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Women, Business and the Law 2022

World Bank Group

2022

Global

Report/Paper

Influencing Gender Norms Impact Investing Workplace Gender Equality

Women, Business and the Law 2022

Women, Business and the Law 2022

The Women, Business and the Law 2022 report by the World Bank Group is the eighth in a series of annual studies measuring the laws and regulations that affect women’s economic opportunity in 190 economies.

The project presents eight indicators structured around women’s interactions with the law as they progress through their lives and careers: Mobility, Workplace, Pay, Marriage, Parenthood, Entrepreneurship, Assets, and Pension. This year, the study also includes preliminary findings and analysis of pilot data collected on the provision of childcare and the implementation of the law.

Amid ongoing development challenges that disproportionately affect women, Women, Business and the Law 2022 identifies barriers to women’s economic participation and encourages the reform of discriminatory laws.

The indicators build evidence of the critical relationship between legal gender equality and women’s employment and entrepreneurship. By examining the economic decisions that women make throughout their working lives as well as progress made toward gender equality over the last 50 years, Women, Business and the Law makes an important contribution to research and policy discussions about the state of women’s economic empowerment.

Highlights

When societies become more equal, economies become more resilient.

  • Besides being the right thing to do, gender equality makes economic sense. The World Bank estimates that, globally, differences between men’s and women’s total expected lifetime earnings is $172.3 trillion, equivalent to twice the world gross domestic product.
  • As such, adopting laws that strengthen women’s rights and opportunities is an essential first step toward a more resilient and inclusive world.

Reform is critical for women’s empowerment.

  • Women continue to face major challenges that threaten to widen gender gaps and entrench existing inequalities. They earn less than men for the same work and face a greater risk of violence in their homes.
  • Coupled with the pandemic’s ongoing nature, the global community is at risk of reversing the progress that has been made to bring women into the workforce.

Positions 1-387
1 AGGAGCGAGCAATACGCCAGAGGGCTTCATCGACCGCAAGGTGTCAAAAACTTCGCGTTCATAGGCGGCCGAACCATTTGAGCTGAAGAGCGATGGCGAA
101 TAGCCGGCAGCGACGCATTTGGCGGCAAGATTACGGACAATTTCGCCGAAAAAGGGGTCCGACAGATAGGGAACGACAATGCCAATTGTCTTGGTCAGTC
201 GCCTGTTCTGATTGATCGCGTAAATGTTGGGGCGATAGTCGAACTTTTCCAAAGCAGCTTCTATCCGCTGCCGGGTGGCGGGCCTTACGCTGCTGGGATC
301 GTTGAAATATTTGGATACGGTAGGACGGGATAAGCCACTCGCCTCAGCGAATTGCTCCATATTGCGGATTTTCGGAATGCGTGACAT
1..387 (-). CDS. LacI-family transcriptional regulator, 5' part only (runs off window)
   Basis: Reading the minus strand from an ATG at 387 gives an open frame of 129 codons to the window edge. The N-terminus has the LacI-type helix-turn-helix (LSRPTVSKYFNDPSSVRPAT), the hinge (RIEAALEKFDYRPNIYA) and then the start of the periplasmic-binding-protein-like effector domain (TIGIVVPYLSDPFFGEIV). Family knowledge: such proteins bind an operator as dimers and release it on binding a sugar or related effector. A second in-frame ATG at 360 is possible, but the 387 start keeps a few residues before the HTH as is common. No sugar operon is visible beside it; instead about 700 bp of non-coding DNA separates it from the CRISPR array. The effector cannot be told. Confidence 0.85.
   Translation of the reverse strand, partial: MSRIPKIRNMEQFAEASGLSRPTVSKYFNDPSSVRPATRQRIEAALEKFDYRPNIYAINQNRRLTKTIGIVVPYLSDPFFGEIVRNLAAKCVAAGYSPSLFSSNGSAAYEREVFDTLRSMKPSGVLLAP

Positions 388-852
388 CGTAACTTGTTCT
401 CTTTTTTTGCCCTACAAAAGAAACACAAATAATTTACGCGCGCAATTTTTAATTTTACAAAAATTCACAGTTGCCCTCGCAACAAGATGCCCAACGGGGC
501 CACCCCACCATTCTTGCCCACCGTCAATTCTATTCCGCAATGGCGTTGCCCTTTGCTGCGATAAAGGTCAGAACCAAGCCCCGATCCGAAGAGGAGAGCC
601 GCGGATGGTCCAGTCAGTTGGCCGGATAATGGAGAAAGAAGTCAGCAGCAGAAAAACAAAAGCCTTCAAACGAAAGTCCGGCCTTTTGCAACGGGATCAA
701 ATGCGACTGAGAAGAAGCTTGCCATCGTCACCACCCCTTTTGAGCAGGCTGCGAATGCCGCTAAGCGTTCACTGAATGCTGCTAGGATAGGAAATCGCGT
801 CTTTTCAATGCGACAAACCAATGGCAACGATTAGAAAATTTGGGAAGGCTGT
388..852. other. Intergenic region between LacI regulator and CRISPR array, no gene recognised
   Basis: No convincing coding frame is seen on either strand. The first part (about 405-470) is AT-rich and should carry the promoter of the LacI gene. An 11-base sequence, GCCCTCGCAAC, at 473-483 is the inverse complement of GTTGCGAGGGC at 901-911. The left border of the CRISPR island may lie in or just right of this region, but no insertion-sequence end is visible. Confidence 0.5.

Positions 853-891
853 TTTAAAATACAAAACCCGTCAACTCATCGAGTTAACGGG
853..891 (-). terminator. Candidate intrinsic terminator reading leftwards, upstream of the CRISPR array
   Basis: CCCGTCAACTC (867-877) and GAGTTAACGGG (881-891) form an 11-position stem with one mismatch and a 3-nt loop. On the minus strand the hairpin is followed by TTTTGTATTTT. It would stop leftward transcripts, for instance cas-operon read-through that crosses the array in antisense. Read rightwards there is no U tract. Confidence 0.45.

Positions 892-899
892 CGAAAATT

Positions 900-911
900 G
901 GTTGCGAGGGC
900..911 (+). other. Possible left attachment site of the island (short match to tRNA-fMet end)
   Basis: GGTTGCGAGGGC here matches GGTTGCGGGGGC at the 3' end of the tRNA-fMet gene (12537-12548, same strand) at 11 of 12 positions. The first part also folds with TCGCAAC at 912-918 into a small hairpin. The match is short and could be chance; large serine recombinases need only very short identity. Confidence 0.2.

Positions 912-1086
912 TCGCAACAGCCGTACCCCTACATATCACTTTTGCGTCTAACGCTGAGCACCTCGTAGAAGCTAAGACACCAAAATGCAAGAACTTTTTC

• Women’s economic rights should be strengthened so that they can have equal access to public support programs and digital technologies, such as mobile phones, computers, and the internet, which can help them to start new businesses, discover new markets, and find better jobs

Strong laws lead to stronger economies.

  • This report builds on the evidence that reform toward gender equality is critical for women’s employment and entrepreneurship.
  • Women earn only two-thirds of men’s expected lifetime income; therefore, reducing the inequalities in economic opportunity that could close this gap may lead to enormous benefits for the world.
  • Discriminatory practices not only hold women back, but also impede firms’ productivity, as they are associated with lower levels of sales and labour productivity.
  • The good-practice laws captured by the index are strongly associated with women’s increased economic empowerment. Additionally, evidence is emerging that a more equal legal environment is associated with a higher share of female entrepreneurs.
  • The presence of domestic violence legislation is also associated with a women-to-men mortality ratio that is 2.3 percent lower than the mean value.

Contents

  • Foreword
  • Abbreviations
  • Executive Summary
  • Chapter 1. Findings
    • Annex 1A. Women, business and the law index indicator scores
    • Annex 1B. Summaries of Reforms
  • Chapter 2. Toward available, affordable and quality childcare services
  • Chapter 3. Measuring the legal environment in practice
  • Appendix A. Data notes
  • Appendix B. Economy notes
  • Appendix C. Acknowledgements

This report was originally published on the World Bank Group website

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